Sheamus, stitched together from an owl, bobcat and deer, is considered the bold, wise elder of the Crazy Mountain zoo and monitors the water that flows into the Amber Ale and other beers.

Jeremiah, a mountain goat-elk-pika, is the “bright and outgoing” gatekeeper of Crazy Mountain and the mascot for Mountain Livin’ Pale Ale.

Crazy Mountain supplemented the artwork with custom bottle shapes and die-cut six-pack holders.

Selvy credits the rebranding and the addition of bottles for a sharp uptick in sales and new accounts.

He’s optimistic that the striking imagery and storytelling will play well in Crazy Mountain’s efforts to expand overseas, though he joked that he’s not sure how the Jeremiah character that replaced a cozy mountain chalet on Mountain Livin’ Pale Ale will play in Sweden.

“The Pale Ale can is really popular in Sweden,” Selvy said. “I don’t know if they’ll let us send in our new cans.”

The cereal box effect

Effective branding is a combination of what’s on the vessel and what’s inside it, Selvy said.

“If your label can’t become ingrained in somebody’s memory the first time they see it, you haven’t done an effective job,” Selvy said. “And then the liquid’s got to be good, otherwise they won’t come back and get it again. The branding has to be on cue, because if it’s not, it doesn’t matter how good the liquid is.”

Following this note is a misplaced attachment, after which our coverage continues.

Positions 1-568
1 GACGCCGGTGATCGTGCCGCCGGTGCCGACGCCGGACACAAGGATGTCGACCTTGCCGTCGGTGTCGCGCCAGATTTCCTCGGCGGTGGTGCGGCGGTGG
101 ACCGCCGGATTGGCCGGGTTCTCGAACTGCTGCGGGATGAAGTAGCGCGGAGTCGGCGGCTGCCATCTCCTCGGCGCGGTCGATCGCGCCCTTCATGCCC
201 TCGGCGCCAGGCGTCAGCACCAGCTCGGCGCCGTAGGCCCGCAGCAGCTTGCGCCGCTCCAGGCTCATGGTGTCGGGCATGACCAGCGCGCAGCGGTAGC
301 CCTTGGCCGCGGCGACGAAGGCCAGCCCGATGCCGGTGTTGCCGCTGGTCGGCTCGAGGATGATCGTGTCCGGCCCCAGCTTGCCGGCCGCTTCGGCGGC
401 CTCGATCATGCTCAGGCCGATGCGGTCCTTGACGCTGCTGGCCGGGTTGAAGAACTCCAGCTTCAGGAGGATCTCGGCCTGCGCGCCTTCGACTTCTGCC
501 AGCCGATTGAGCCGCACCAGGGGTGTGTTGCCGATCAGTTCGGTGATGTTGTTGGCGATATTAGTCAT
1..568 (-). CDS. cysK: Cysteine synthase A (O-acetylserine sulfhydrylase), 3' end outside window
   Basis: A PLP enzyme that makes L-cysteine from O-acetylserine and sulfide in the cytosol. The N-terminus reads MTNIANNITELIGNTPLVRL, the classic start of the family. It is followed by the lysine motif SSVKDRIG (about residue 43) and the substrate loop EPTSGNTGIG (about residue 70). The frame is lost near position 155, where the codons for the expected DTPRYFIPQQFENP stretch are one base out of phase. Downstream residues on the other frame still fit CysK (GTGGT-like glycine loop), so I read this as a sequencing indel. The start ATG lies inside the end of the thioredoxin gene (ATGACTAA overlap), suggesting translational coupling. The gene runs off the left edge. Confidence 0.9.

Shelf space is everything to a burgeoning brewer like Lafayette’s Odd13, said Kyrie Wozab, a brewery bartender who also designs labels for its beers.

“If you can take up half a cooler with your artwork, that’s what you want,” she said. “You want someone to walk in, open that one cooler and see a line of your work and they’re like, ‘Oh, I need one of these, and I need one of these, and I need one of these.’ “

And much in tune with the comic books that the label art is based on, Odd13 beers are collected by some loyal fans, she said.

Odd13’s “flash-bang,” comic book style ranges from the dark and brooding to the comical and punny.

Eric the Dead Sinister Sour, a special October release, featured a macabre knight that looks as if Conan the Barbarian became a character in the dark fantasy video game “The Elder Scrolls V: Skyrim.”

And an apple-headed, Nacho Libre-influenced, peach-shaped super hero is pitchman for Tequila Barrel Duraznodor, a sour ale fermented in a tequila barrel with peaches.

“I don’t like there being a character for no reason,” Wozab said.